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Clearing a vertical path to safety

Fire safety and egress experts debate evacuation standards for high-rise buildings in the aftermath of 9/11

September 01, 2002 |

No one will ever know exactly how many people died immediately from the impact of the plane crashes into the Twin Towers. But what happened in, and to, the stairwells will be looked at for quite some time. For the lucky 18 who escaped from the floors above the crash location in the South Tower, a detour in the vertical path of Stairwell A was the reason they had a clear escape path.

Contrary to initial reports, experts now know that the common office furnishings and equipment found on those floors fueled the fires, not the jet fuel that was consumed in about nine minutes. And with the other five stairwells destroyed and the standpipes severed, hundreds of people trapped on those floors died from the burning interiors and the resultant collapses.

A picture taken on September 11 shows a firefighter ascending a North Tower stairwell. While he ultimately made a U-turn and got out alive, the photo depicts another problem that firefighters and human factors experts have known for decades: that the standard width of most building staircases is inadequate for evacuation and firefighting.

"People actually have to stop and twist to the side to let somebody go by, particularly someone loaded down," says Jake Pauls, an architecturally trained, Silver Spring, Md.-based expert on human factors, egress, stairwell design and building codes. "When a firefighter walks in a standard stairwell, you lose about three-quarters of its capacity."

Egress capacities assume people can walk side by side. Other photos taken that same day show a staggered set of people walking down the stairs. "It's a misconception that 44 inches allows two files of people to go down shoulder to shoulder," says Pauls. "It's only when you get to the 56-in. stairwell that you get two abreast."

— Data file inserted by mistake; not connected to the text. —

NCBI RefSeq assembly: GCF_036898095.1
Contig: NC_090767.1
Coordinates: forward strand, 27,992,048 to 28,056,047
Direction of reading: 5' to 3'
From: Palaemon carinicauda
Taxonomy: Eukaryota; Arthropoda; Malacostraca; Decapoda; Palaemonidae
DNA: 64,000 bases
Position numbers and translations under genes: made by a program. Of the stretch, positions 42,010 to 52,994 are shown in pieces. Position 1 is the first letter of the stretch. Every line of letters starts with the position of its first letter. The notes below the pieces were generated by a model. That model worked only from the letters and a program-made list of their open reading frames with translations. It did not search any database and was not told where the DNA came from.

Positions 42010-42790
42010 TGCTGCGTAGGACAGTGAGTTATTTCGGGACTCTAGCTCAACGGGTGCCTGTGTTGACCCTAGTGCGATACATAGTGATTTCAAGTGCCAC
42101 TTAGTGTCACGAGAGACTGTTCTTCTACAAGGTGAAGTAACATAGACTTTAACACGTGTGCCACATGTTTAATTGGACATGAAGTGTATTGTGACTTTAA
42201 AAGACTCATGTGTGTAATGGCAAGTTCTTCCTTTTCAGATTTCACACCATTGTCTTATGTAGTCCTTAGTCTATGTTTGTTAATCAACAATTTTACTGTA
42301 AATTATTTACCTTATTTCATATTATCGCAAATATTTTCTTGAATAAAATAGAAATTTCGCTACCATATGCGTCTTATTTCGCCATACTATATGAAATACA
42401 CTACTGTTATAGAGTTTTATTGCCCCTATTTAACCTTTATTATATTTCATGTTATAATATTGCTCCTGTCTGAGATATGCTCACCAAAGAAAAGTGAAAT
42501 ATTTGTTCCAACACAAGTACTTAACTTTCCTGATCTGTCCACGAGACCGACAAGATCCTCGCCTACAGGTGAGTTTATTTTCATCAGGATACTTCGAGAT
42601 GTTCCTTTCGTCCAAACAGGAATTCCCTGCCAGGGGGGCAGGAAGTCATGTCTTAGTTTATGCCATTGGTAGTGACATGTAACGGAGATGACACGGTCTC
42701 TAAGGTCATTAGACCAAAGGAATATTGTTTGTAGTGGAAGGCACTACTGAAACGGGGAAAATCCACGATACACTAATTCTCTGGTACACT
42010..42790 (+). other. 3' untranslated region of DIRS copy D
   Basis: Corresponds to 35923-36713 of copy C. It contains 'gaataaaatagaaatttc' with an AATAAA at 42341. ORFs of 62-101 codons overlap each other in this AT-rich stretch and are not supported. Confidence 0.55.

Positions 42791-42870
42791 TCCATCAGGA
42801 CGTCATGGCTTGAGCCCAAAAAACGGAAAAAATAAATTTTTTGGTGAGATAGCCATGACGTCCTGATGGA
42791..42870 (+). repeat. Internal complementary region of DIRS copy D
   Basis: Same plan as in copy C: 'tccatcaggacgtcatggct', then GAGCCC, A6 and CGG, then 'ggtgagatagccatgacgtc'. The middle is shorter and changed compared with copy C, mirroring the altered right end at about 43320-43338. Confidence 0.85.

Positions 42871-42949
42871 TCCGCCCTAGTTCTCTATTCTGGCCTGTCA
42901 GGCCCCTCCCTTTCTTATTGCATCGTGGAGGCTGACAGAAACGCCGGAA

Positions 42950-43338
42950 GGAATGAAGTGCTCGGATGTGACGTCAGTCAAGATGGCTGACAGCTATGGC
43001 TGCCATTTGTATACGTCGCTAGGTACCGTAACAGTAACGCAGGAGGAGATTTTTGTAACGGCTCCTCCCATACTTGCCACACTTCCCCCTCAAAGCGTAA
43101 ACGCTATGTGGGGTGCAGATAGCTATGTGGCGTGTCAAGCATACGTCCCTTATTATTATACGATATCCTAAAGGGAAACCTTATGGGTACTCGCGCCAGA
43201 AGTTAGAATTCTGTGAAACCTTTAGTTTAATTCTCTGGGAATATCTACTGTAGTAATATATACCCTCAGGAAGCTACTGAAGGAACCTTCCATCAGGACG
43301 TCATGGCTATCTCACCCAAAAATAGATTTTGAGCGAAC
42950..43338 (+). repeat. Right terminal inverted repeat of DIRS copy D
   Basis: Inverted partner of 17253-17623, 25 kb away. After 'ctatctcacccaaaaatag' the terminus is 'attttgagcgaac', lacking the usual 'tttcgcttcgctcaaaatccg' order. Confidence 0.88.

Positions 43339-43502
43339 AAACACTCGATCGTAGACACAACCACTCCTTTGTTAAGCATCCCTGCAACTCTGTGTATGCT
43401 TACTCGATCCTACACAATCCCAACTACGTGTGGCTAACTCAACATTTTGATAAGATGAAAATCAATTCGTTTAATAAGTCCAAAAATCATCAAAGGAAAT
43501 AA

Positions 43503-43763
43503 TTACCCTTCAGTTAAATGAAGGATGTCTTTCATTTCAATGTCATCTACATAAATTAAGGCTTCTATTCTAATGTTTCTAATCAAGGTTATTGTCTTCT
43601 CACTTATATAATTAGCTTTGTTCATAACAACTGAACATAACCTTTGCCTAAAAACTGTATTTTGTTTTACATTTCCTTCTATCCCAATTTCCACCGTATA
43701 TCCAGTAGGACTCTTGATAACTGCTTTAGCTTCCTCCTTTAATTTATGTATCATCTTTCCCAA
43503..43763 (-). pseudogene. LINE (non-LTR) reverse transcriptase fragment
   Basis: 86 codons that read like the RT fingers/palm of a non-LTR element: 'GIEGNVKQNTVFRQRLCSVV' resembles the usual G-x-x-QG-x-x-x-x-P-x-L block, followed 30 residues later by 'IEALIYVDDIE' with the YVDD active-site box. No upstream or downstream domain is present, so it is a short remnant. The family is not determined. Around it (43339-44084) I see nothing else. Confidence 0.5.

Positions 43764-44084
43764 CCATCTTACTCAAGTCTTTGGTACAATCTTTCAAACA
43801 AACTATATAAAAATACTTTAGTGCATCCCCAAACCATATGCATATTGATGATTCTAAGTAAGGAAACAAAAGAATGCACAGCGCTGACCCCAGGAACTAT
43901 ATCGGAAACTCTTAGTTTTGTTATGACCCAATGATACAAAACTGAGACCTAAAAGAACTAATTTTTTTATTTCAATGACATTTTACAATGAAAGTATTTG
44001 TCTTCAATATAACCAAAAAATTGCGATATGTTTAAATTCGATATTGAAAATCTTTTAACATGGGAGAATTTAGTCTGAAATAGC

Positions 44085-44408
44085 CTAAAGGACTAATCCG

As occupants evacuate the North Tower, a New York City fireman climbs stairwell to reach raging fire on the floors above.

Codes differ on stair-width standards

Code battles and how they ultimately shake out will determine what width is required where. The newly released NFPA 5000, the Building Construction and Safety Code issued by the National Fire Protection Association and supported by fire officials and plumbers, is currently competing for adoption against the upcoming edition of the International Code Council ICC code, supported by architects and building owners, which will become available early next year.

With NFPA 5000, the standard rule is 0.3 in. of stair width per person. With code requiring a minimum of two 44-in.-wide stairwells, that allows a floor capacity of 293 people (88 ÷ 0.3 = 293). ICC code boosts this allowance to 0.2 in. per person, which translates to 440 persons on a floor.

Another stair-width issue being debated in ICC committees is increasing egress capacity in lower floors. Pauls and others suggest that when the total upper-floor occupancy exceeds 2,000, either add another staircase or widen the two required staircases from 44 in. to 56 in. On a typical 20-story office building, occupancy of 2,000 would be reached at roughly the seventh story. With that added 12 in. of width, "the bottom line is that it would have affected about 1/1000 of the area of the seven floors," says Pauls. But wider stairs on those floors would allow owners to increase the occupancy substantially. "The formula is not proportional. With a 27% width increase, you could add up to 37% capacity," he adds. But because of the perception that space is being lost, a code change that Pauls says was being pushed through was stopped by appeal.

Another tactic for increasing capacity that may catch on more after September 11 is retrofitting buildings with fire escapes. "The fire department likes them as a way to attack, "says Glenn Corbett, an associate professor of fire science at John Jay College of Criminal Justice in New York and a fire captain. Corbett says he recently consulted with an owner of an existing building who wanted to add a cafeteria with an occupancy of 600 on the eighth floor of the building, which would have required a third stairwell. Ultimately, as often happens, the project got cancelled because of aesthetics.